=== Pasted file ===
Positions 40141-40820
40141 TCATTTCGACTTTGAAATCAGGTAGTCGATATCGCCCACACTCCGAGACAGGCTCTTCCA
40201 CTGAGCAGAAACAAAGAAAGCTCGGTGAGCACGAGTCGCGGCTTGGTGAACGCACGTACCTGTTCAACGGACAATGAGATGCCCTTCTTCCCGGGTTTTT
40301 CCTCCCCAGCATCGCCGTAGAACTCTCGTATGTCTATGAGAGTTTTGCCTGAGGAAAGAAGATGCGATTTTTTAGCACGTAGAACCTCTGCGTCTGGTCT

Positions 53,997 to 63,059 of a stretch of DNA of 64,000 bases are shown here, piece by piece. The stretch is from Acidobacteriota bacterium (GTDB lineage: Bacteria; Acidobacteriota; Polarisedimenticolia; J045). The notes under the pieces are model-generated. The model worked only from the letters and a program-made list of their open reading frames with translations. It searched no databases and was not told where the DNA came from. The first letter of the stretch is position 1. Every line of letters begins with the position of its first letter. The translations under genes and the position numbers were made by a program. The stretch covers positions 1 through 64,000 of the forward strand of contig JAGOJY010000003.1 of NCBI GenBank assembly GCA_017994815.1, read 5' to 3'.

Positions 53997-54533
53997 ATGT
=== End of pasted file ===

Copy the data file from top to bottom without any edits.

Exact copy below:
Positions 40141-40820
40141 TCATTTCGACTTTGAAATCAGGTAGTCGATATCGCCCACACTCCGAGACAGGCTCTTCCA
40201 CTGAGCAGAAACAAAGAAAGCTCGGTGAGCACGAGTCGCGGCTTGGTGAACGCACGTACCTGTTCAACGGACAATGAGATGCCCTTCTTCCCGGGTTTTT
40301 CCTCCCCAGCATCGCCGTAGAACTCTCGTATGTCTATGAGAGTTTTGCCTGAGGAAAGAAGATGCGATTTTTTAGCACGTAGAACCTCTGCGTCTGGTCT

Positions 53,997 to 63,059 of a stretch of DNA of 64,000 bases are shown here, piece by piece. The stretch is from Acidobacteriota bacterium (GTDB lineage: Bacteria; Acidobacteriota; Polarisedimenticolia; J045). The notes under the pieces are model-generated. The model worked only from the letters and a program-made list of their open reading frames with translations. It searched no databases and was not told where the DNA came from. The first letter of the stretch is position 1. Every line of letters begins with the position of its first letter. The translations under genes and the position numbers were made by a program. The stretch covers positions 1 through 64,000 of the forward strand of contig JAGOJY010000003.1 of NCBI GenBank assembly GCA_017994815.1, read 5' to 3'.

Positions 53997-54533
53997 ATGT